activism books climate change

Book review: All We Can Save

All We Can Save: Truth, Courage, and Solutions for the Climate Crisis is one of the top five books that I read in 2020. It’s taken me a while to get round to reviewing it, partly because I’ve been waiting on news of a UK release, but mainly because it’s taken me a while to read it. This is a book that you don’t so much read as one you spend time with.

The book is edited by Ayana Elizabeth Johnson, a marine biologist and climate campaigner, and Katherine K Wilkinson, the lead writer on the Drawdown project. They were frustrated at the lack of female voices in the climate movement. There was no shortage of inspiring women doing great work, but many of them were too busy to write about it and their stories were going untold. (As I noted last year, there’s a serious gender disparity among climate writers, and even fewer writers of colour.) This collection of essays captures some of those stories and perspectives, the distilled wisdom of some 60 climate practioners.

All We Can Save is a collection of essays from “women at the forefront of the climate movement”, and it’s a very diverse set of contributors. There are activists and campaigners, lawyers, journalists and politicians, entrepreneurs, artists, scientists, farmers. Lots of them are women of colour, and there are indigenous writers too. Some of them are well known, many of them not. Some of my favourite climate writers feature, such as Mary Annaise Heglar or Emily Atkin. Others I have heard about but never heard from, such as Varshini Prakash from the Sunrise Movement or Leah Penniman of Soul Fire Farm. It’s great to find out more about their work and philosophy in their own words. Oh, and there are well chosen poems and artwork too, serving as beats between the essays.

What this broad range of people have in common is a more feminine approach to climate action. That’s not the easiest thing to pin down, but the editors point out at the beginning that “the dominant public voices and empowered ‘deciders’ on the climate crisis continue to be White men.” Given the scale of the crisis, ignoring “half the world’s brain-power” is just an all round bad idea. And it’s not just the total sum of ideas that matters, but the character of them. As any utterance from Boris Johnson on the subject of climate change will confirm, the aforementioned White male deciders tend to focus on “profit, power and prestige”, on commercial opportunities and economic growth. A more balanced debate with more women participants would pay much more attention to community, care and compassion. Recognising our inter-dependence, we would cooperate and look for shared solutions, rather than winning some imaginary global race, or boasting about global leadership and ‘world-beating’ technologies.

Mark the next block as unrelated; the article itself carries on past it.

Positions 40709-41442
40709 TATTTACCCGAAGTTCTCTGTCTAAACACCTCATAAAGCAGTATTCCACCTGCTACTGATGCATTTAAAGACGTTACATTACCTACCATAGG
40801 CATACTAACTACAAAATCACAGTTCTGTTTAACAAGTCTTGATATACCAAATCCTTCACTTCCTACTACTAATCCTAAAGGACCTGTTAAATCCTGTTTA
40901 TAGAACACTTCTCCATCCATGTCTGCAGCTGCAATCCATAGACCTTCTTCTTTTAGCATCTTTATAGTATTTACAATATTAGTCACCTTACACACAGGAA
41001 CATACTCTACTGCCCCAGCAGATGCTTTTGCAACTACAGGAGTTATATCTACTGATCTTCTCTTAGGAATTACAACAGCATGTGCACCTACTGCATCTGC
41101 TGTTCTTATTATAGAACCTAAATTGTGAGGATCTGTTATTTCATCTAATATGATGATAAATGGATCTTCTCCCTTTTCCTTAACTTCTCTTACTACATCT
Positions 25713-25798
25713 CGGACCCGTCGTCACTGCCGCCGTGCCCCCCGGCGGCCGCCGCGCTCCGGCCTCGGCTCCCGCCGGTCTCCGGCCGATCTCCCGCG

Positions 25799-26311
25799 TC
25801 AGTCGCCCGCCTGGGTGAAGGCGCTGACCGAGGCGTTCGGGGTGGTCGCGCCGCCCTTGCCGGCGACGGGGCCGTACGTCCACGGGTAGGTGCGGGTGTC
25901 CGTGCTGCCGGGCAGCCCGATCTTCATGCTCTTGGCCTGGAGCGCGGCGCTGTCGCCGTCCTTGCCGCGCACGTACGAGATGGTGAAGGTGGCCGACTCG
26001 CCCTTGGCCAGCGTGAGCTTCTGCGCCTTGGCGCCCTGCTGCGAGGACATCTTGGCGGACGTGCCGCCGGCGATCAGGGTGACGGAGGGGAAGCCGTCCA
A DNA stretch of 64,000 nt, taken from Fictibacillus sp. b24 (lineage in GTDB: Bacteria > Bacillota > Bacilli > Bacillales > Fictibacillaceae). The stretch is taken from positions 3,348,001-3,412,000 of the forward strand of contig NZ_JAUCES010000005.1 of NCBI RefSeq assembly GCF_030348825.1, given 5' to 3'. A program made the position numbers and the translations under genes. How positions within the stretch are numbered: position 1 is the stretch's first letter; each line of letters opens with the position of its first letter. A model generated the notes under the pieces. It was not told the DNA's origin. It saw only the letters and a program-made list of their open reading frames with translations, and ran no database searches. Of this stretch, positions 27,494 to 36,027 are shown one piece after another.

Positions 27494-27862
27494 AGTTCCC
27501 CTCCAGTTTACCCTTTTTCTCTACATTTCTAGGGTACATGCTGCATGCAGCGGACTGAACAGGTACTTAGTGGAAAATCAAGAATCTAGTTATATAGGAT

The essays here robustly demonstrate the alternative, and having edited a book of essays myself recently, I was slightly in awe of the quality here. Every entry is brilliant, whether it is taking on the importance of truth in journalism, lessons from sustainable architecture, the opportunities of ocean farming, or the frontline realities of living in a flood zone. This is why it’s taken me so long to read. I have had to read the essays one at a time, and sit with them and reflect on them.

For readers outside the US, it’s worth noting that every contributor here is writing from an American context. I didn’t find that too restrictive and many key points are entirely transferable, given the global nature of climate change. But it’s something to be aware of. With that minor caveat, I’d recommend All We Can Save to anyone with an interest in climate change, what it means to ordinary people, and what we do about it.

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